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American Government Special Collections Reference Desk

American Government


Federal Highway Administration
April 11, 2000

Tuesday, April 11, 2000
Contact: Virginia Miller
Telephone: 202-366-0660
FHWA 24-00

U.S. Transportation Secretary Rodney E. Slater today accepted a report by the Federal Task Force for the Central Artery/Tunnel (CA/T) Project that included strong recommendations to strengthen federal oversight of the Boston project and require fiscal responsibility from the CA/T project leadership.

"The Task Force did what I asked and fulfilled its mission. I have accepted their recommendations which will help improve fiscal accountability, advance the project toward successful completion, and lead to a sound financial investment," Secretary Slater said. "Implementing these recommendations is necessary to restore integrity and public confidence in this important public works project."

In its report, the Task Force faulted Massachusetts for breaching its trust with the U.S. Department of Transportation’s Federal Highway Administration (FHWA) and others by "intentionally withholding knowledge of the Project’s potential cost overrun." It also faulted FHWA for failing to maintain a sufficiently independent relationship with CA/T Project leadership to adequately fulfill its oversight role.

The Task Force Report summarized its 34 recommendations by stating that the Federal Highway Administration (FHWA) "must move beyond the failed ‘partnership’ approach, which the state betrayed by its actions, in order to achieve independent and critical oversight of the CA/T Project."

The Task Force Report briefly discusses the financial plan submitted to FHWA by Massachusetts on March 15. FHWA is in the process of completing an analysis of that financial plan. The final analysis is expected shortly.

The multi-disciplinary Task Force was appointed in late February to analyze the oversight process for the CA/T Project, review the structure of the FHWA Massachusetts Division Office, determine the effectiveness of financial documents and recommend changes to FHWA policy or procedures.

The task force report noted that the CA/T Project could cost an additional $300 to $480 million, bringing the cost overrun to $1.7-$1.9 billion and the total estimated cost of the project to $13.4-$13.6 billion. Key recommendations of a total of 34 are attached. The report is on the Internet at http://www.fhwa.dot.gov.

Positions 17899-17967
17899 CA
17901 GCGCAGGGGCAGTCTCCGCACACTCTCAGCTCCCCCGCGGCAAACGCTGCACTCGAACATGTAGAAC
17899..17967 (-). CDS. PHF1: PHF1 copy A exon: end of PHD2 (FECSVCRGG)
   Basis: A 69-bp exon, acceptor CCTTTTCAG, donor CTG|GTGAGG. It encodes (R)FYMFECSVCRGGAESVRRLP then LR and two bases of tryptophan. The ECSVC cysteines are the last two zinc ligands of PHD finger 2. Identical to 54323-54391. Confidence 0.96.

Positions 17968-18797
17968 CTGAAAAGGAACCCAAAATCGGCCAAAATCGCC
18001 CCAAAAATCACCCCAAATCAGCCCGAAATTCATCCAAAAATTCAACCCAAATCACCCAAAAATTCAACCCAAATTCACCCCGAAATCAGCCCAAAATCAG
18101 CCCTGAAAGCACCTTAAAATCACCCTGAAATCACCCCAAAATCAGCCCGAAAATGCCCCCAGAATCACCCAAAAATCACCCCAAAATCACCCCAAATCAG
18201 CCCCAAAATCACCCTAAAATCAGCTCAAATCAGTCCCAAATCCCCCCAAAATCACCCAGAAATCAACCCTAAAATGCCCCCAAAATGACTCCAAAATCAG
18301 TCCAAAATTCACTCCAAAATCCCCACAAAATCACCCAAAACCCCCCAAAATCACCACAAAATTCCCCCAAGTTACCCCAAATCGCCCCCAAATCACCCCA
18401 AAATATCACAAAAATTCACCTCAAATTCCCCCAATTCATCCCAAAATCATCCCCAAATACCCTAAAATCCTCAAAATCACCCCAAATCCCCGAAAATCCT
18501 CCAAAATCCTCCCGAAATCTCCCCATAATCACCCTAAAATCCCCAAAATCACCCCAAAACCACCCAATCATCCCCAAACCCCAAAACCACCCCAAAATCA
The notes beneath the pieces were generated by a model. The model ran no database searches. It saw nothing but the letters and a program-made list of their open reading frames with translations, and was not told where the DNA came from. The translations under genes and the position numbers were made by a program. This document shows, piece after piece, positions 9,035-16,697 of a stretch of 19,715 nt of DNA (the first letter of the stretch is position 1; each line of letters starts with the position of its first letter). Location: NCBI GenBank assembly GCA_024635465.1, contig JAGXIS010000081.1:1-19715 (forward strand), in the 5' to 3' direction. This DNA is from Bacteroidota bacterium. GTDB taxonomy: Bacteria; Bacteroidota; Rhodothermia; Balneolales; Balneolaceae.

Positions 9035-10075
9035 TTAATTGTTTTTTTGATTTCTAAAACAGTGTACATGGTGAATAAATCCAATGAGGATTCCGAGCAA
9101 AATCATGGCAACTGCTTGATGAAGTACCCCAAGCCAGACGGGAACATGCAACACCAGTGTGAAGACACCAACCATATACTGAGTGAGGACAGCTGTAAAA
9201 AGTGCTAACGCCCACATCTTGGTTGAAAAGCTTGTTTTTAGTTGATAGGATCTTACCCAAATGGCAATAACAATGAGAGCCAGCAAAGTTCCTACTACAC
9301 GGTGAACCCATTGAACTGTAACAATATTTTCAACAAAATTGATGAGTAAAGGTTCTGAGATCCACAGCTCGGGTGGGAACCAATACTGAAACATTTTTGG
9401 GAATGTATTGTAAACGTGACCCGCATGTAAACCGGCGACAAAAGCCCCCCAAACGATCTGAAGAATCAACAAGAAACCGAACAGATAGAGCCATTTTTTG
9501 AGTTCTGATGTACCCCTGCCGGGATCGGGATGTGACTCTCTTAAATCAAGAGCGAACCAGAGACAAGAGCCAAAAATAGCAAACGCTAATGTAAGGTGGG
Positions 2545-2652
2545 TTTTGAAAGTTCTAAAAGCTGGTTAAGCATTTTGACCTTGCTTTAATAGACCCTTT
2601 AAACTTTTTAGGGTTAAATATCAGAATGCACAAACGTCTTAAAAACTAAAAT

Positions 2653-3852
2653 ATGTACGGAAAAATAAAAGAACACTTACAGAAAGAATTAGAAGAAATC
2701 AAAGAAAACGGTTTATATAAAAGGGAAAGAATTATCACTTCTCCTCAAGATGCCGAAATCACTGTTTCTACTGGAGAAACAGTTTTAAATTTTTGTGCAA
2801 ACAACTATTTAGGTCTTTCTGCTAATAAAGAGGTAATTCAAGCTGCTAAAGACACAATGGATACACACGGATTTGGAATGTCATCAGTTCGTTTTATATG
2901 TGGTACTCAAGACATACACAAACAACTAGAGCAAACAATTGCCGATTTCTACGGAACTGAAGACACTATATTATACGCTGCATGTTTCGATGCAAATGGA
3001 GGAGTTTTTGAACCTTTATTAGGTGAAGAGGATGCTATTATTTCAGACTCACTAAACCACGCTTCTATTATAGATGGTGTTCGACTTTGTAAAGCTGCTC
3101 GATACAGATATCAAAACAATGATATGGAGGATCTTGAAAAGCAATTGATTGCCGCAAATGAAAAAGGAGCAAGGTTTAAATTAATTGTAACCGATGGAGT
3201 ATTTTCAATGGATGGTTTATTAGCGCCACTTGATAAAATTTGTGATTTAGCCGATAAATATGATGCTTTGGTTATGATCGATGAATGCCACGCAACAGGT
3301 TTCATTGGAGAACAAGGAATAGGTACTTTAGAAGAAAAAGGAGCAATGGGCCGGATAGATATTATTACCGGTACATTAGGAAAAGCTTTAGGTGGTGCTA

1.  Require FHWA to move beyond its failed "partnership" approach to oversight in order to achieve more independent oversight.

2.  Designate the Massachusetts Highway Department (MHD) and the Massachusetts Turnpike Authority (MTA) as "high risk" grantees, requiring them to submit more detailed financial reports.

3.  Recommend that the Secretary request the Governor to reevaluate the appropriateness of MTA’s continuing role in day-to-day management and control over the CA/T Project.

4.  Require Bechtel and Parsons-Brinckerhoff to submit a certified letter to the FHWA describing their role in the management of the CA/T Project, including whether either company raised questions regarding escalating cost exposure and/or the decision to withhold material information from the FHWA.

5.  Require FHWA Chief Counsel to review the State’s failure to disclose the $1.4 billion overrun and recommend whether that failure warrants federal debarment action.

6.  Recommend the Secretary consult with the Governor to seek changes in the State CA/T Project leadership consistent with the announced changes in Federal CA/T Project leadership.

7.  Withdraw the delegation of authority from the state to accept annual finance plans for the CA/T Project to FHWA headquarters and provide more detailed financial guidance on mega project oversight.

8.  Require written assurance from the State that all data from its own independent audits of the CA/T Project will be provided to FHWA.

9.  Require the MHD to reach agreement with local officials on the terms of a balanced statewide program and make this agreement a formal condition of State Transportation Improvement Plan (STIP) approval.

10. Require the CA/T Project management to obtain independent certification as to the accuracy of the information contained in the Finance Plan.

11. Require that the Finance Plan be based on more realistic cost and revenue scenarios. Owner Controller Insurance Program (OCIP) credits must be excluded. The Finance Plan must include contingency plans to cover potential revenue shortfalls or cost overruns. Legislative support needs to be demonstrated, or use general funds as a surety to finance the $1.4 billion overrun.

12. The CA/T Project could cost an additional $300 to $480 million, bringing the cost overrun to $1.7 to $1.88 billion. If this occurs, the total project cost would be in the range of $13.4 billion to $13.6 billion. The State must provide contingency plans for financing these anticipated increased costs.

13. Require the state to sign an agreement with FHWA formalizing the recommendations in the Task Force Report which are relevant to the working relationship between the parties


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